11. Plaintiffs rely on Missouri v. Holland, 252 U.S. 416, 40 S.Ct. 382, 64 L.Ed. 641 (1920), for the proposition that Congress may do by treaty what it could not constitutionally do by statute. Even if such a broad principle could be drawn from Holland, compare Reid v. Covert, 354 U.S. 1, 18, 77 S.Ct. 1222, 1231, 1 L.Ed.2d 1148 (1957) (plurality opinion) ("It would be completely anomalous to say that a treaty need not comply with the Constitution ...."), the question in this case is not whether Congress could make Texas law federal law by approving its constitution; the question is whether that is what Congress did. The force and effect of its approval of the Texas Constitution by treaty is no different from the force and effect of its approval of the constitution of any other state by statute.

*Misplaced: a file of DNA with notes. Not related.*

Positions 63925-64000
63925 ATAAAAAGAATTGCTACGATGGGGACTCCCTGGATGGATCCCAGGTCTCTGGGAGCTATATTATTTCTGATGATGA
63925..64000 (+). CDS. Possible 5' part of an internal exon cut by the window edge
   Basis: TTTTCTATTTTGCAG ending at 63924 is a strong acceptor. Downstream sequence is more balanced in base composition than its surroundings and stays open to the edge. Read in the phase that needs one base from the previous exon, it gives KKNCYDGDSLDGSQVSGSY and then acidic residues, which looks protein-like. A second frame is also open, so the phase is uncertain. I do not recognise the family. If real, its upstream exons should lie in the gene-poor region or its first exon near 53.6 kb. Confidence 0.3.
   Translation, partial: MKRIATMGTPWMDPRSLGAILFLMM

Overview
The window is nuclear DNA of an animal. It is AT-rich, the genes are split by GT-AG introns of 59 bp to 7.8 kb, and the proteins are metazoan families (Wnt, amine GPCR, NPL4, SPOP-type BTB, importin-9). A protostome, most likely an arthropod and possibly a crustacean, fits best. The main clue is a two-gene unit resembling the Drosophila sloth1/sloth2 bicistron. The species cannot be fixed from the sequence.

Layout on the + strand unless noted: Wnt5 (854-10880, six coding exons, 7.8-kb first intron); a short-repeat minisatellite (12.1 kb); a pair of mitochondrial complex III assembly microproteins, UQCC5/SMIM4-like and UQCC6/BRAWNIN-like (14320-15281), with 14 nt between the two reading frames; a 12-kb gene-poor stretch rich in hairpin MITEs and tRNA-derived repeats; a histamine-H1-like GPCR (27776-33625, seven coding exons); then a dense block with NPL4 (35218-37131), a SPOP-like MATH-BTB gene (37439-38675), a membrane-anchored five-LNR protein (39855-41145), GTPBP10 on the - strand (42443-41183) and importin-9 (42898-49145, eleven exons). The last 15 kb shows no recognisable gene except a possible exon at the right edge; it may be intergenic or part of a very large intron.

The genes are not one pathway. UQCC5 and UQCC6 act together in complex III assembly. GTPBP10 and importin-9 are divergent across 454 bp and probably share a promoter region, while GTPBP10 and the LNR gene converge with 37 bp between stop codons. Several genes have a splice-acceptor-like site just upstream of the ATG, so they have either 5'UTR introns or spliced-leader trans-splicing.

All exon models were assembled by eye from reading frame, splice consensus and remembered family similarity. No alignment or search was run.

12. Section 1983 is not itself a jurisdictional statute; it merely creates a cause of action. Curtis v. Taylor, 625 F.2d 645, 649, modified on other grounds and rehearing denied, 648 F.2d 946 (5th Cir. 1980).
13. In this same deposition Hanson also testified that the officer informed him that he was exceeding the speed limit in a school zone.